And I do know that some notable people experimented with LSD before it became a street drug, but wasn’t it usually under controlled circumstances, in universities and so on? I suppose it’s possible that Holiday could have gotten LSD to give to horses. I still doubt the account, though.

  10. Claire
    Claire September 25, 2015 5:14 am

    “i also didn’t say the drug war won’t end. It’d end with the government kicking and screaming about it.”

    Oh, that’s certainly true. But I also hope you didn’t think I meant I expected change to be initiated from the top down. I’d like to see politicians and LEOs be forced to face the facts in this book so they’ll know their game is up (and maybe prick their consciences). But of course any real change will be forced upon them — whether through things like the initiatives that are ending the war on cannabis or through other cultural or economic groundswells.

  11. Matt, another
    Matt, another September 25, 2015 8:18 am

    One way to start is to push your local and state governments to decriminalize possession of reasonable amounts. If the laws have to be enforced, then make it a nuisance ticket etc. Maybe work on banning smoking it in public. One can also use data that should be coming from the medical users and the few recreational use states to illustrate that it’s use does not cause crime in and of itself. Much the same way that guns do not cause crime.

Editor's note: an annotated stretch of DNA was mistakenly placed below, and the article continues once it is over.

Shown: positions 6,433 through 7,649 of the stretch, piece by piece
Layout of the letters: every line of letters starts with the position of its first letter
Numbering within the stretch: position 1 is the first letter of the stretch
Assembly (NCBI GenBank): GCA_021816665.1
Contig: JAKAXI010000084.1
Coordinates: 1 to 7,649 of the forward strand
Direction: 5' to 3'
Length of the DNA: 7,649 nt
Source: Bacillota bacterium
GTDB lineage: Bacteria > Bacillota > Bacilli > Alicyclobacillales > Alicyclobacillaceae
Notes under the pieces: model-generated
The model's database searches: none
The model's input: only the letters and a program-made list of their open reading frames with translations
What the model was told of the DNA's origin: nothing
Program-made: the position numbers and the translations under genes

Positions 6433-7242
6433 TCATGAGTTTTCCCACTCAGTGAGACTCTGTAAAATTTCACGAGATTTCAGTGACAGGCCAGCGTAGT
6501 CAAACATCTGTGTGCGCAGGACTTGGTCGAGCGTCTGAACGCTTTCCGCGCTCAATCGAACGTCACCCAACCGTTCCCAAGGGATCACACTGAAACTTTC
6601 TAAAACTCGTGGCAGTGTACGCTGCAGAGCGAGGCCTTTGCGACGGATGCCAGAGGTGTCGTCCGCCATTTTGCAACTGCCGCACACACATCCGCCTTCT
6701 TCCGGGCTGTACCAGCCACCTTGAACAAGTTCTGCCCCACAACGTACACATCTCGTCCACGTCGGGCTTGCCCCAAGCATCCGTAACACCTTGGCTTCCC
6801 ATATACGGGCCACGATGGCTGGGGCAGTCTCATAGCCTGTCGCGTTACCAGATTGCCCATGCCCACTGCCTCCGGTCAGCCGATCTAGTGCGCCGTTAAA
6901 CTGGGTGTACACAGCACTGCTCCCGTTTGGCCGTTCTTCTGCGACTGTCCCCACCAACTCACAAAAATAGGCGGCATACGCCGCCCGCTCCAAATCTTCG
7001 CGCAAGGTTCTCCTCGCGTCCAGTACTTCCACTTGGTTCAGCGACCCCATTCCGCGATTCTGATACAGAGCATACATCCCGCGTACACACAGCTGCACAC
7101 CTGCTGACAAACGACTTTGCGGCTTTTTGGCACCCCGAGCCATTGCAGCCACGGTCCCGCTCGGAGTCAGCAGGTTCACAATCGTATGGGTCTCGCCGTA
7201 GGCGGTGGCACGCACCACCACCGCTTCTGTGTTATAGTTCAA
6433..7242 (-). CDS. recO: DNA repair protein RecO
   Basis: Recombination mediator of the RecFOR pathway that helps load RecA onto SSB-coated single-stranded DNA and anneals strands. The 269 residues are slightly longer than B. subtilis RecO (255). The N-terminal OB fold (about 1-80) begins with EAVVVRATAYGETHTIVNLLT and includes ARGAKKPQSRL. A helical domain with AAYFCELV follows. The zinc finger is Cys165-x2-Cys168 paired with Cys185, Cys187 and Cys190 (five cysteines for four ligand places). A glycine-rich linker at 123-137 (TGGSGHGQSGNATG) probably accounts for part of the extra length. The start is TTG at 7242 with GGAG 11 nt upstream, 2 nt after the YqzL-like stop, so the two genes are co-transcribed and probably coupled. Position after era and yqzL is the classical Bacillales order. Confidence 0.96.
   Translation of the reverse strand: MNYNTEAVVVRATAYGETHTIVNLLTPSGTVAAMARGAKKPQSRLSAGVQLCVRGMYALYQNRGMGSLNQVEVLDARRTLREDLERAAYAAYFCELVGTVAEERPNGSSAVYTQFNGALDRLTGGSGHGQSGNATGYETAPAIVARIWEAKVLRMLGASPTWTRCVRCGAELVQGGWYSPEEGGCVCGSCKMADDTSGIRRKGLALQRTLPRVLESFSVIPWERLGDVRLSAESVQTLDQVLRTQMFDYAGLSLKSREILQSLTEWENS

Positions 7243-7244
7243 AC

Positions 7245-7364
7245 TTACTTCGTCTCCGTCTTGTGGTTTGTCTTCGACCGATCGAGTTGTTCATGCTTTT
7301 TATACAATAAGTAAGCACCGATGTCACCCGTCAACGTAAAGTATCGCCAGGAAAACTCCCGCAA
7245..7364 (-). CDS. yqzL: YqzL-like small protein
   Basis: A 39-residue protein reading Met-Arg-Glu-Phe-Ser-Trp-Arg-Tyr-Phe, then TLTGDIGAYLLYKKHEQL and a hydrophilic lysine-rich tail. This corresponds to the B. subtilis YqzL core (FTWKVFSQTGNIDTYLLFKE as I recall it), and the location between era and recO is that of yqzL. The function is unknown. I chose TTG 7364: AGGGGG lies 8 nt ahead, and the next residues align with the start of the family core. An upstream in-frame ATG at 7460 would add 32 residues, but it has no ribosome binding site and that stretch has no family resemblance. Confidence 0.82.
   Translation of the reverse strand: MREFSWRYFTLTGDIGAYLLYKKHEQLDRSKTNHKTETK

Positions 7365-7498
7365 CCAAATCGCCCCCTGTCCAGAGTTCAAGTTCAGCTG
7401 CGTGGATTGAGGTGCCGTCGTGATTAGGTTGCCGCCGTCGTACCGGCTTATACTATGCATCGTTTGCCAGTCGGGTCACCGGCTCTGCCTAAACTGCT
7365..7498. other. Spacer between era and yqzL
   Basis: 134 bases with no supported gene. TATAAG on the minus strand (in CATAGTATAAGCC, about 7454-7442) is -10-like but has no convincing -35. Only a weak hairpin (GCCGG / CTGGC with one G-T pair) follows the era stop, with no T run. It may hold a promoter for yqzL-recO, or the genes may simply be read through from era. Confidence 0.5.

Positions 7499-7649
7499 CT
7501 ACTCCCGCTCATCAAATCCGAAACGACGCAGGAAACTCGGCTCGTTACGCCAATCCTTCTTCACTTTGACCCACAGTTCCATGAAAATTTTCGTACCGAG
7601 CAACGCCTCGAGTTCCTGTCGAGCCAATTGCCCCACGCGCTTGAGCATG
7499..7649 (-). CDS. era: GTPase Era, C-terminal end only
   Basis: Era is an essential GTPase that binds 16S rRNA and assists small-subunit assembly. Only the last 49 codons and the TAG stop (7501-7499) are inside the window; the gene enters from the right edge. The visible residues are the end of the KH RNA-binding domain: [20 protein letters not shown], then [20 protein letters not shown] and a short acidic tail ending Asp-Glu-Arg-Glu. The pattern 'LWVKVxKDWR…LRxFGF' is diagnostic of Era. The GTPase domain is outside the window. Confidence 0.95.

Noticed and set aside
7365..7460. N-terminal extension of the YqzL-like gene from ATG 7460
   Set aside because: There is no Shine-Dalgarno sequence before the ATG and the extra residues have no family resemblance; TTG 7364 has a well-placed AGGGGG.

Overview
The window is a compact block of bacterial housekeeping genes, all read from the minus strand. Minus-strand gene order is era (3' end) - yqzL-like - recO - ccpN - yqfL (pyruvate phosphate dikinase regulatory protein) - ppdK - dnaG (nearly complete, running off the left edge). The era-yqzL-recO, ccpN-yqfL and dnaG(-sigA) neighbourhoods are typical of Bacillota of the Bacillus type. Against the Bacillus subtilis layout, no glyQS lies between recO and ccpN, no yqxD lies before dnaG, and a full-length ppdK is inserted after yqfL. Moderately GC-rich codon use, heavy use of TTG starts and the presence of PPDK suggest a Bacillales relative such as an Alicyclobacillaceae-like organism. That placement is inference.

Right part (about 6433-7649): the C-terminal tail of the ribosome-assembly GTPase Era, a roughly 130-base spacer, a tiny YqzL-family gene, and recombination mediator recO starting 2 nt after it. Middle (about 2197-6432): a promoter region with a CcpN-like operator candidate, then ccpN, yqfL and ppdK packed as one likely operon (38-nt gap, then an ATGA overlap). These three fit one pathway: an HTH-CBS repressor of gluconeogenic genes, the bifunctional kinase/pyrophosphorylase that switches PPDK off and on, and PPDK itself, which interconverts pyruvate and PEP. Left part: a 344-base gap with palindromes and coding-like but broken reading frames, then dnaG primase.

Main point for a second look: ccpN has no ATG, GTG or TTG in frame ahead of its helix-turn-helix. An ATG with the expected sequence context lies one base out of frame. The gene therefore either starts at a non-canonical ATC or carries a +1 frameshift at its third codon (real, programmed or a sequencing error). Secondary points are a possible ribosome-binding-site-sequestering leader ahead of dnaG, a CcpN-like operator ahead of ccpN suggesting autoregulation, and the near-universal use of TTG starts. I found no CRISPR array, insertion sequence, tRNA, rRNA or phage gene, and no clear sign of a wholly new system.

At the state level work to elect and support politicians that are against the private prisons. Prisons (horrible thought as they may be) should only be run by the state directly. Make private prisons illegal and then argue that legalizing pot will reduce prison populations and save money for the state. You have to show politicians what is in it for them. They have to see how it will get them votes, support, smiley pictures in the capital etc. Sometimes ego is a heavier motivator than purely money.

    Final approach could be just wait things out. When the economy finally crashes, the EMP hits and/or global warming reduces everything to dried out husks or ice crystals, then they system will collapse on its own eliminating government and prisons.

  12. Paul Bonneau
    Paul Bonneau September 25, 2015 9:47 am

    Jim B. is right. The drug war does not have to make sense to the peons. It only has to make sense to the ruling class – which it still does, although it is getting a little shaky lately.

    [ I’d like to see politicians and LEOs be forced to face the facts in this book so they’ll know their game is up]

    If wishes were horses, then beggars would ride?

    Maybe SWATTING politicians will come in style…

    [At the state level work to elect and support politicians that are against the private prisons. Prisons (horrible thought as they may be) should only be run by the state directly. Make private prisons illegal and then argue that legalizing pot will reduce prison populations and save money for the state.]

    How the heck would that help? You think government prison administrators and the criminal “Justice System” do not face incentives hostile to us?

    Yes, just waiting it out is the ticket. Revolution washes away all this crap. In the meantime, if anyone tries to arrest you or yours for this crap, go to war.